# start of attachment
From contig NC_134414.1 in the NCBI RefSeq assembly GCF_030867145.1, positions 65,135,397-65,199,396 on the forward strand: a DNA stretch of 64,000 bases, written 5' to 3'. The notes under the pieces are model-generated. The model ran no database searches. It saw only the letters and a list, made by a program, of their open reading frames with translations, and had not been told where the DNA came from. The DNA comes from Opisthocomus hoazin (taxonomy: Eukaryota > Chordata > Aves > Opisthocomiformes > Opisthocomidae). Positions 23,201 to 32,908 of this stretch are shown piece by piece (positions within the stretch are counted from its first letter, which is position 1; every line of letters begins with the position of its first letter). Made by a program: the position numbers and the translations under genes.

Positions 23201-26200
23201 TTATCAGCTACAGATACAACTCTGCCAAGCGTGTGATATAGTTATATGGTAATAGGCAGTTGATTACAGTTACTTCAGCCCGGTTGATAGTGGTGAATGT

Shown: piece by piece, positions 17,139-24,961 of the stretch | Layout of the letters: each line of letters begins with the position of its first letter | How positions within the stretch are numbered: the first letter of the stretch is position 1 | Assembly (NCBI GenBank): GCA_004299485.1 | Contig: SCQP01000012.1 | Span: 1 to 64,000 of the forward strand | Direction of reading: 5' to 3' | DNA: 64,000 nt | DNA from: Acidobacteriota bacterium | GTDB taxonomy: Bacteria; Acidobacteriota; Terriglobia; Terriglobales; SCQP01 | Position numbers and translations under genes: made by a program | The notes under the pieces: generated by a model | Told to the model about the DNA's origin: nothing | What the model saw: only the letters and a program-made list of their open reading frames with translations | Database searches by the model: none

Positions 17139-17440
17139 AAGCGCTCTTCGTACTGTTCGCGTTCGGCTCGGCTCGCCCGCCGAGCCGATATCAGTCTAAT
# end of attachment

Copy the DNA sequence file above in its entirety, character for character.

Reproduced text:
From contig NC_134414.1 in the NCBI RefSeq assembly GCF_030867145.1, positions 65,135,397-65,199,396 on the forward strand: a DNA stretch of 64,000 bases, written 5' to 3'. The notes under the pieces are model-generated. The model ran no database searches. It saw only the letters and a list, made by a program, of their open reading frames with translations, and had not been told where the DNA came from. The DNA comes from Opisthocomus hoazin (taxonomy: Eukaryota > Chordata > Aves > Opisthocomiformes > Opisthocomidae). Positions 23,201 to 32,908 of this stretch are shown piece by piece (positions within the stretch are counted from its first letter, which is position 1; every line of letters begins with the position of its first letter). Made by a program: the position numbers and the translations under genes.

Positions 23201-26200
23201 TTATCAGCTACAGATACAACTCTGCCAAGCGTGTGATATAGTTATATGGTAATAGGCAGTTGATTACAGTTACTTCAGCCCGGTTGATAGTGGTGAATGT

Shown: piece by piece, positions 17,139-24,961 of the stretch | Layout of the letters: each line of letters begins with the position of its first letter | How positions within the stretch are numbered: the first letter of the stretch is position 1 | Assembly (NCBI GenBank): GCA_004299485.1 | Contig: SCQP01000012.1 | Span: 1 to 64,000 of the forward strand | Direction of reading: 5' to 3' | DNA: 64,000 nt | DNA from: Acidobacteriota bacterium | GTDB taxonomy: Bacteria; Acidobacteriota; Terriglobia; Terriglobales; SCQP01 | Position numbers and translations under genes: made by a program | The notes under the pieces: generated by a model | Told to the model about the DNA's origin: nothing | What the model saw: only the letters and a program-made list of their open reading frames with translations | Database searches by the model: none

Positions 17139-17440
17139 AAGCGCTCTTCGTACTGTTCGCGTTCGGCTCGGCTCGCCCGCCGAGCCGATATCAGTCTAAT